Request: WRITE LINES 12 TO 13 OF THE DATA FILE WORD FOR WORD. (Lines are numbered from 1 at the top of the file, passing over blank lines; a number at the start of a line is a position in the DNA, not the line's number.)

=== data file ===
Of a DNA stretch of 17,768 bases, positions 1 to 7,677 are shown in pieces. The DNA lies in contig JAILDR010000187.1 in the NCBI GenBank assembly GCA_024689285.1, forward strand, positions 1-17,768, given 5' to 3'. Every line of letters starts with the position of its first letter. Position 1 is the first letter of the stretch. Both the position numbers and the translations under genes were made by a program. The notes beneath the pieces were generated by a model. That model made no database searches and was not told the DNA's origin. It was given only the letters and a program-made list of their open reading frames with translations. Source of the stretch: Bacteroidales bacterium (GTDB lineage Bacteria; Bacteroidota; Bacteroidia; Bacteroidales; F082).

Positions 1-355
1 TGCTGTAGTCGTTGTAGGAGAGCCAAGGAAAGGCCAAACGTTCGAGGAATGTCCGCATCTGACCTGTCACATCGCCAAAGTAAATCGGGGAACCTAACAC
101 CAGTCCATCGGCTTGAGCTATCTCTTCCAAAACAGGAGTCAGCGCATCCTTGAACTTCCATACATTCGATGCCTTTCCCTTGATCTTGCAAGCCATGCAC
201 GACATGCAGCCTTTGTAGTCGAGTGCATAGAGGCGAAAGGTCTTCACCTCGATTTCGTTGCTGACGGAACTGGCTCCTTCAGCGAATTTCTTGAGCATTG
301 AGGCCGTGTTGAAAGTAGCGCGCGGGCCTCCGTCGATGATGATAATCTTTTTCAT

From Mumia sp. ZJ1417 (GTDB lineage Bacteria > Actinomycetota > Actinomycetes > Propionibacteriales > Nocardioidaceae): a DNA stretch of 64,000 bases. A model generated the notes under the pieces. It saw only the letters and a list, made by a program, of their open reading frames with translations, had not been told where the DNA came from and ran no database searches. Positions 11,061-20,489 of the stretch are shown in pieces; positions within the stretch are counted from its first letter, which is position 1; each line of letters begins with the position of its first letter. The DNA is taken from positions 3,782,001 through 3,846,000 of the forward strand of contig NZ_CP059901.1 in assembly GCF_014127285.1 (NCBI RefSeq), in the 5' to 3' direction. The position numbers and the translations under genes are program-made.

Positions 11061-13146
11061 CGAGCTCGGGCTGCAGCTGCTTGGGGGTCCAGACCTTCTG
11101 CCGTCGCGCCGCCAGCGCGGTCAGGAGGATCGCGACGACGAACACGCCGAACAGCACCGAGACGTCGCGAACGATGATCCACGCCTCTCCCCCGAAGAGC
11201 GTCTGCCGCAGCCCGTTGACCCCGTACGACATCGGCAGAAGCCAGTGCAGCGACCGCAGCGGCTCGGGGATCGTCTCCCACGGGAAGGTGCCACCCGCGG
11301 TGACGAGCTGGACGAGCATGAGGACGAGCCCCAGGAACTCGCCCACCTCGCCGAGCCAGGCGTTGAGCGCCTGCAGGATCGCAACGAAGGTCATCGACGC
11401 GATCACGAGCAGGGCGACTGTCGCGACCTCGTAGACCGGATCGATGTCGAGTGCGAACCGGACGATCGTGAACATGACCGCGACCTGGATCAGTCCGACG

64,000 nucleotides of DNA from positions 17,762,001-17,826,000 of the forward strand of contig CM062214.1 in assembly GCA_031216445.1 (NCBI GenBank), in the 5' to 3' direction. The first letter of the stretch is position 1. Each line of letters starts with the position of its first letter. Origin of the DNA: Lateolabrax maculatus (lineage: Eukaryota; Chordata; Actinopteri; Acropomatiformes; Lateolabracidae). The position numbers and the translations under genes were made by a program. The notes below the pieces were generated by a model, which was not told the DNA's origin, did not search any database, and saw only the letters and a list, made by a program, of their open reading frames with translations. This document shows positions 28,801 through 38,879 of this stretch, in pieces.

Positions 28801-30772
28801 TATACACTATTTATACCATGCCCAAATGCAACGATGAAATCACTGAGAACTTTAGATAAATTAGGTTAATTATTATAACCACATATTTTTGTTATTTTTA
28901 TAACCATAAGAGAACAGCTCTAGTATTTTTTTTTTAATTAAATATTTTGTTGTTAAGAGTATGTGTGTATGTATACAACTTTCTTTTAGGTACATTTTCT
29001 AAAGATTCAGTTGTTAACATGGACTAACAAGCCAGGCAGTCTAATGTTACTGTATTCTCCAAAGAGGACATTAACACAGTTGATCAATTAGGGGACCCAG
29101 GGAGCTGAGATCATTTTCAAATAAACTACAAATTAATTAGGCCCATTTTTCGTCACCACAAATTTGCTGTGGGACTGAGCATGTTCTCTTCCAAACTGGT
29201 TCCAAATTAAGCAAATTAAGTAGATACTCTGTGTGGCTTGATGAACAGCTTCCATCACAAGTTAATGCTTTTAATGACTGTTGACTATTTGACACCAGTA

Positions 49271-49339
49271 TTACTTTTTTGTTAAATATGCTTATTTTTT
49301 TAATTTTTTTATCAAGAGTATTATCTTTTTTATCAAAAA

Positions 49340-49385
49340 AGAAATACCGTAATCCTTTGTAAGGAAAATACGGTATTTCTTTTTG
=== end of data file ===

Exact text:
11301 TGACGAGCTGGACGAGCATGAGGACGAGCCCCAGGAACTCGCCCACCTCGCCGAGCCAGGCGTTGAGCGCCTGCAGGATCGCAACGAAGGTCATCGACGC
11401 GATCACGAGCAGGGCGACTGTCGCGACCTCGTAGACCGGATCGATGTCGAGTGCGAACCGGACGATCGTGAACATGACCGCGACCTGGATCAGTCCGACG